Travis County District Attorney Rosemary Lehmberg made her first public appearance Tuesday since serving jail time for a DWI. Lehmberg went before the Travis County Commissioners Court asking the county to help restore the $7.5 million dollars in funding that was cut from the Public Integrity Unit.

Gov. Rick Perry vetoed that portion of the budget Friday, making good on threats to do so if Lehmberg refused to step down. Perry has taken aim at Lehmberg’s personal integrity after she was arrested and served time for drunk driving in April. Jailhouse video showed Lehmberg acting unruly and repeatedly demanding that the employees “call Greg,” apparently in reference to Sheriff Greg Hamilton. Lehmberg has maintained she has no intention of stepping down.

The Texas Legislature provides a little more than $3 million in funding per year. That money allows the Public Integrity Unit to carry out its three main functions. The unit has statewide authority over cases involving insurance and motor fuel fraud. It also handles public corruption cases, which occur in Travis County. Funding for the Public Integrity Unit will run out September 1.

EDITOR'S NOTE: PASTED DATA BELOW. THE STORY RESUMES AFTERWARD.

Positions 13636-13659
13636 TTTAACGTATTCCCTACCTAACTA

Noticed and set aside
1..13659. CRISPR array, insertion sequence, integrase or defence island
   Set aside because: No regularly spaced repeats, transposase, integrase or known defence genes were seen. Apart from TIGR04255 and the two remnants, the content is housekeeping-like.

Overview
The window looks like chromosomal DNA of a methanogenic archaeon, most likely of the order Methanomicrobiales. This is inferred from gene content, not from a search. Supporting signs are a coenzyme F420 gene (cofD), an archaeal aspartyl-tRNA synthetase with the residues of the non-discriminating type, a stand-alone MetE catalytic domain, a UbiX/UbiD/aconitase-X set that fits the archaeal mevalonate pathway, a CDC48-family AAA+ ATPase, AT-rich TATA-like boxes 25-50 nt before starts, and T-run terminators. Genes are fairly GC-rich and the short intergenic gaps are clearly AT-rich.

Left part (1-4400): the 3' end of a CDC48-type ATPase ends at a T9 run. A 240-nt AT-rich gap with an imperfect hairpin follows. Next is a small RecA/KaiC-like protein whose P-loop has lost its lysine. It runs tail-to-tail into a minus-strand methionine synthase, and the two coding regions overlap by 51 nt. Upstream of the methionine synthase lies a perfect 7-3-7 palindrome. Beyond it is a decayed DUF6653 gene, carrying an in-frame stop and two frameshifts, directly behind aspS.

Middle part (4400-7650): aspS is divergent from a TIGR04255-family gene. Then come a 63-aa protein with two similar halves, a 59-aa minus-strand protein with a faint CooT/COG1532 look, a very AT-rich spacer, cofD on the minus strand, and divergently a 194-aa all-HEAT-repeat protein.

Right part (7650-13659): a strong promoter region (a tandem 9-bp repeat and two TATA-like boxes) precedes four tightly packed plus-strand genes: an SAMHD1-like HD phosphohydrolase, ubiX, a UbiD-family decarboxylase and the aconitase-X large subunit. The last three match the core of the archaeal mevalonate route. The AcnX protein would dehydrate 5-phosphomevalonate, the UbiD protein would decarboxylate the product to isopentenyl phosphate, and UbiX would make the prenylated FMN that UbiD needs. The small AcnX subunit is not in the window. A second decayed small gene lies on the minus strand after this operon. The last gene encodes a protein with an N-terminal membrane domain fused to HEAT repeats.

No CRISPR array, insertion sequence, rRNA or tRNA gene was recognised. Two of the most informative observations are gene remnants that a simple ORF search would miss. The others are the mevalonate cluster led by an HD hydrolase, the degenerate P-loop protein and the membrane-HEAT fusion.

Critics have criticized Perry’s veto, saying the governor is using his power to shut down investigations into his office and its programs. “I can’t remember a time when there hasn’t been an attempt in the legislature to mess with the Public Integrity Unit,” Lehmberg said.

The court agreed Tuesday to explore ways to include funding in the county budget. “We have to make decisions on unfunded mandates all the time,” Commissioner Ron Davis said. “We’ll do the best we can.”

The commissioners requested that the District Attorney’s office provide a breakdown of the Public Integrity Unit’s expenditures and agreed to explore ways to work it into the next budget without an undue burden on taxpayers. They will meet again, in two weeks.